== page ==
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The Day of the Pelican
Synopses & Reviews
2013 Laura Ingalls Wilder Award
Meli Lleshi is positive that her drawing of her teacher with his pelican nose started it all. The Lleshis are Albanians living in Kosovo, a country trying to fight off Serbian oppressors, and suddenly they are homeless refugees. Old and young alike, they find their courage tested by hunger, illness, the long, arduous journey, and danger on every side. Then, unexpectedly, they are brought to America by a church group and begin a new life in a small Vermont town. The events of 9/11 bring more challenges for this Muslim family--but this country is their home now and there can be no turning back.A compassionate, powerful novel by a master storyteller.
"In this powerful, finely crafted novel, Paterson unveils the experience of Muslim Albanians in the Kosovo war through her memorable heroine, Meli, who turns 11 just as her family flees genocide. Through Meli's gaze, Paterson skillfully defines the culture of Kosovo, including the strictly defined gender roles, large extended families and social hierarchy that pits Serb against Albanian and looks down on families, like Meli's, from the countryside. News of the murder of 70 members of an Albanian family and the brief disappearance of Meli's 13-year-old brother, Mehmet, drive her family into exile: first in a mountain camp, then as refugees in Macedonia ('They might die, but they would at least die together,' thinks Meli as her family is crammed into a crowded train) and finally to the United States. Lest readers feel distanced from the prejudice at the heart of this story, after 9/11, Meli and Mehmet endure taunting based on their heritage. Spanning vast distances and several years, Paterson offers a realistic and provocative account of these refugees' plight, balanced by the hope of new beginnings and the resilience of the human spirit. Ages 10 — up." Publishers Weekly (Copyright Reed Business Information, Inc.)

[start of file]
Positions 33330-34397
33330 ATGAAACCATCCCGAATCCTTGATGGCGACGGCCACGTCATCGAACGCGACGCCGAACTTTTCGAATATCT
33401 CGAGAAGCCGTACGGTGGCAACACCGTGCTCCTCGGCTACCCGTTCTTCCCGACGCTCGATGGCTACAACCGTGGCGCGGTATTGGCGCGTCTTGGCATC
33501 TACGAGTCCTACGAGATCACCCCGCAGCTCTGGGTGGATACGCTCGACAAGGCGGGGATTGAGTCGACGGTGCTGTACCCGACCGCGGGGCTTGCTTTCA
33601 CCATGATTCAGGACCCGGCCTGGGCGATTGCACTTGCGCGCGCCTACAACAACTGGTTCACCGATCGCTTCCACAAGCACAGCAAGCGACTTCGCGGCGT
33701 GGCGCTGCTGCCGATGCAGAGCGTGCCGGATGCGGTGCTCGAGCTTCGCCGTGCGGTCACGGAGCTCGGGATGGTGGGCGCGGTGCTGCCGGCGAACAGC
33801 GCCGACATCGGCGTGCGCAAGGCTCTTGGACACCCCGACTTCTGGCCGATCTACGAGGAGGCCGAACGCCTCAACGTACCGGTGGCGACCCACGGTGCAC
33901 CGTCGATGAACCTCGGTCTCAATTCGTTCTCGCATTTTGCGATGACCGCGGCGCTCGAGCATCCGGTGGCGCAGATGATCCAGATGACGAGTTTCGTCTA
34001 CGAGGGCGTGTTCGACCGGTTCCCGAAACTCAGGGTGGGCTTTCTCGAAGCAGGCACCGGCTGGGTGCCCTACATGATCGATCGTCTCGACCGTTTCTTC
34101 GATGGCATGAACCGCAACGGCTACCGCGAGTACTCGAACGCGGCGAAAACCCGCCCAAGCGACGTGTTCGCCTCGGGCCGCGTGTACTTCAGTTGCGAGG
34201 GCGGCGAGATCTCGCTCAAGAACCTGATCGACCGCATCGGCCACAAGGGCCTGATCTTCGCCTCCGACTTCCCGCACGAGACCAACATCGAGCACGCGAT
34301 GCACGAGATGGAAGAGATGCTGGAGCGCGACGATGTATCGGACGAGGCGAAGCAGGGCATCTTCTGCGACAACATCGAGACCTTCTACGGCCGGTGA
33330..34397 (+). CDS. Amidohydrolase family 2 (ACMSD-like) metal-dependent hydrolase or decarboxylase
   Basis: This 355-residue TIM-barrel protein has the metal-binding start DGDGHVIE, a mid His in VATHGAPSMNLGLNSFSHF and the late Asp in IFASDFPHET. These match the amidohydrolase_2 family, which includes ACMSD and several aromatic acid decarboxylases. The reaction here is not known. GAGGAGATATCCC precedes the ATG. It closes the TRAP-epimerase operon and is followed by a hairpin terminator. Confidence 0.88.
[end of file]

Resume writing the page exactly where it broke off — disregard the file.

Newbery Medalist Paterson delivers a touching and timely novel about a Kosovo family's journey to freedom. They are brought to America by a church group and begin a new life in a small Vermont town. But the events of 9/11 bring more challenges for this Muslim family.
About the Author
Katherine Patersons international fame rests not only on her widely acclaimed novels but also on her efforts to promote literacy in the U.S. and abroad. A two-time winner of the Newbery Medal (Bridge to Terabithia and Jacob Have I Loved) and the National Book Award (The Great Gilly Hopkins and The Master Puppeteer), she was the 1998 recipient of the Hans Christian Andersen Medal and was given the Governors Award for Excellence in the Arts by her home state of Vermont. She lives in Barre. Her most recent novel for Clarion was Bread and Roses, Too. She is also the recipient of the 2006 Astrid Lindgren Memorial Award, which celebrates her lifes work. For more information, visit www.terabithia.com.
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